Herding Behavior of Business Cycle Forecasters in Times of Economic Crises
Using a large international data set we analyze whether business cycle forecasters tend to herd or anti-herd. Applying different measures of economic crises, we distinguish between normal economic circumstances and times of crises. We find evidence for anti-herding behavior for most industrial economies, i.e. forecasters deliberately stick out their neck with extreme forecasts for strategic reasons. For a set of emerging market economies, by contrast, we find evidence for herding behavior. We relate this finding to the high incidence of economic and financial crises in these countries. A test for herding behavior during economic crises confirms that forecasters tend to herd in times of high forecast uncertainty.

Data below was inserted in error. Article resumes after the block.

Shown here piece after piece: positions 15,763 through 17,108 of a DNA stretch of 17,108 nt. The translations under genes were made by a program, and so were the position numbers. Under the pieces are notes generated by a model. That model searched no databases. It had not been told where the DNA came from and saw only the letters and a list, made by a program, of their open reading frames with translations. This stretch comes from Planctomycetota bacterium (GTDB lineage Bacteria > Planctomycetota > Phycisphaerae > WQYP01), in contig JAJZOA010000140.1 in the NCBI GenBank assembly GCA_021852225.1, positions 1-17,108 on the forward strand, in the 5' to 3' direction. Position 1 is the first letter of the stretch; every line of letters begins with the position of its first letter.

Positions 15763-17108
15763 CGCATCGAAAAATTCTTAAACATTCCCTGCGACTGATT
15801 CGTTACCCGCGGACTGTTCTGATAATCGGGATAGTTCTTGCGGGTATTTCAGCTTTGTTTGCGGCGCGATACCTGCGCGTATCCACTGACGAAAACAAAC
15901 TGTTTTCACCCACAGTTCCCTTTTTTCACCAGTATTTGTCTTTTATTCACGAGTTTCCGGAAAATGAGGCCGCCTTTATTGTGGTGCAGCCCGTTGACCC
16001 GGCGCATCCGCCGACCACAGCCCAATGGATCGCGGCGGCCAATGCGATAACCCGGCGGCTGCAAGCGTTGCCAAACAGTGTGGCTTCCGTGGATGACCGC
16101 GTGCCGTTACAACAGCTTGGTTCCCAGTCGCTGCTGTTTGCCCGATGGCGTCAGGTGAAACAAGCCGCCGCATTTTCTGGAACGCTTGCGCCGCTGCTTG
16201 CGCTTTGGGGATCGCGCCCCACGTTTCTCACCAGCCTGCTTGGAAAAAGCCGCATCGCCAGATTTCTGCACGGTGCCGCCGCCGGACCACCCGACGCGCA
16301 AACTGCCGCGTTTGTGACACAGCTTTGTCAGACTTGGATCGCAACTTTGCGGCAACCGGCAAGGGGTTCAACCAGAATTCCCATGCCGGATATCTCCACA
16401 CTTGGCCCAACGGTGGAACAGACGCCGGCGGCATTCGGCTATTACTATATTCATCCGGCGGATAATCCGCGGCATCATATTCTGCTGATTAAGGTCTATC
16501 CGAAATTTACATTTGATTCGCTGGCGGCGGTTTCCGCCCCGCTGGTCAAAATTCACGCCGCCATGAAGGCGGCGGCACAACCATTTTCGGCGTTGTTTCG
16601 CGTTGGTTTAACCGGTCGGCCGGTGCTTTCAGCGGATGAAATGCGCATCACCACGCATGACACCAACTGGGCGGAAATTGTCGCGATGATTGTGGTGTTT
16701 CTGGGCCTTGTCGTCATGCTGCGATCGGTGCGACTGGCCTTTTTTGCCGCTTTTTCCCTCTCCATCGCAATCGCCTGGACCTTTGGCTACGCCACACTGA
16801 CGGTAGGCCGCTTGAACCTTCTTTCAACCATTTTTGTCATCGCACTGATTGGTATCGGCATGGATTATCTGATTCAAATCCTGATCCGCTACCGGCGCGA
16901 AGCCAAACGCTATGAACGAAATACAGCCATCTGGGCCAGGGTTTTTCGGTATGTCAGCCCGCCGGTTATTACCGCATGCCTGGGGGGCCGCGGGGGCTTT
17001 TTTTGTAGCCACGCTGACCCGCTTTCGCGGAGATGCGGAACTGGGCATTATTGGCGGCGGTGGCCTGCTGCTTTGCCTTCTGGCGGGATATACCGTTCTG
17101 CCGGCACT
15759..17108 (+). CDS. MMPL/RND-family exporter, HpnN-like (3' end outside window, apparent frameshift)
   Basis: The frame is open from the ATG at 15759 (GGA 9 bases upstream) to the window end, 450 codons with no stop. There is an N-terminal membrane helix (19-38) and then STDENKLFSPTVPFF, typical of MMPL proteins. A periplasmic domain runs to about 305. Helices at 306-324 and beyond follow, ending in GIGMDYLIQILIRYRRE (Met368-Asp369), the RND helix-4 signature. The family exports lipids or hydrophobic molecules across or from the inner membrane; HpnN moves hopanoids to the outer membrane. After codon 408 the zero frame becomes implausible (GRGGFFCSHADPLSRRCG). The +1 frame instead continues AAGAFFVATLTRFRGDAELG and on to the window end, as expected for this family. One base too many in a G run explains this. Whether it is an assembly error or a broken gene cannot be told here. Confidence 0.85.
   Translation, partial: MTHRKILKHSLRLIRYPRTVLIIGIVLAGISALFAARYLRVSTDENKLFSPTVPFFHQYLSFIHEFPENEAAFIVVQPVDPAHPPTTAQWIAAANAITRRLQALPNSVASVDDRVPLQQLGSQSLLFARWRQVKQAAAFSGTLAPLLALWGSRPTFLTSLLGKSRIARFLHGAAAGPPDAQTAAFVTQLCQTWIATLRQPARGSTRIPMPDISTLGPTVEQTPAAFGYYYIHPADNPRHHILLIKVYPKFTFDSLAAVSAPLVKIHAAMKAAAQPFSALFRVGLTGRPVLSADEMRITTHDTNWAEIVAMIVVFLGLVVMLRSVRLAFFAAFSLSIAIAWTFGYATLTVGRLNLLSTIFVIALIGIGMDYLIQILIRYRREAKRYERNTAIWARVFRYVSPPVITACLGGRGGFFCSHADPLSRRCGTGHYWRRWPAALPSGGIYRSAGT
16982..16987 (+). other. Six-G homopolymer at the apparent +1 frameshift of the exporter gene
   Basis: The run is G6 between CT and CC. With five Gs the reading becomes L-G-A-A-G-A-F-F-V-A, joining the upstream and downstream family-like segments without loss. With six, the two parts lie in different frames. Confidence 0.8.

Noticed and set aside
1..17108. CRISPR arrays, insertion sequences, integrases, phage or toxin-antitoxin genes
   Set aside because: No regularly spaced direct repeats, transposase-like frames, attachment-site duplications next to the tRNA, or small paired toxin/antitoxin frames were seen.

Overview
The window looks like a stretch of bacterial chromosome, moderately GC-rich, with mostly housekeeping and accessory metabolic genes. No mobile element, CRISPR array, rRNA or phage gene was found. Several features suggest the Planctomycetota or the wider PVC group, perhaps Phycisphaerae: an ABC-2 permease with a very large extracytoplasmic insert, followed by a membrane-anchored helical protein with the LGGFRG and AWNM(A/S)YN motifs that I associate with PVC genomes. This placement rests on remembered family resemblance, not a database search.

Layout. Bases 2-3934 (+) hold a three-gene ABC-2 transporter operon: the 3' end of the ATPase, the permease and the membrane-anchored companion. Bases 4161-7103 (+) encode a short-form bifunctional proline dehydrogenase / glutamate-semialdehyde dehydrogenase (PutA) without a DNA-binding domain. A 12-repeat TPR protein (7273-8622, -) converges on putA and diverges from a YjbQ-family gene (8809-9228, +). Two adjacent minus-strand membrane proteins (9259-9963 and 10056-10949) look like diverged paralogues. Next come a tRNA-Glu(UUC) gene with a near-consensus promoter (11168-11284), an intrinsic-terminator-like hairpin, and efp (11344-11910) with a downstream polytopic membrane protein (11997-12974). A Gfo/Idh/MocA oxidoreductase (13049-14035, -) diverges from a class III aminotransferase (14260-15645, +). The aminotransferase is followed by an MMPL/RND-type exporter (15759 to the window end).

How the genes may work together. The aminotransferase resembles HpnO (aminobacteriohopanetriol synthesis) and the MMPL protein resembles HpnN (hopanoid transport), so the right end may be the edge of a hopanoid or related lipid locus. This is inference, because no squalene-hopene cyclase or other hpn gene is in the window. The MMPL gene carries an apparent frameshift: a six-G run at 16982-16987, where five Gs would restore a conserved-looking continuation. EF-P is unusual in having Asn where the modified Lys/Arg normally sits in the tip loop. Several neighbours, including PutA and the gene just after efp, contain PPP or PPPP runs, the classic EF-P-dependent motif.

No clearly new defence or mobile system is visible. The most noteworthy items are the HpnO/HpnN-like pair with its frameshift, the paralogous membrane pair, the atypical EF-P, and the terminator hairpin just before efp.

|Date of creation:||Sep 2012|
|Publication status:||Published International Journal of Forecasting, Volume 32, Issue 1, January–March 2016, Pages 23–33|
|Contact details of provider:|| Postal: Burgplatz 2, 56179 Vallendar|
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Web page: https://www.whu.edu/en/faculty-research/economics-group/
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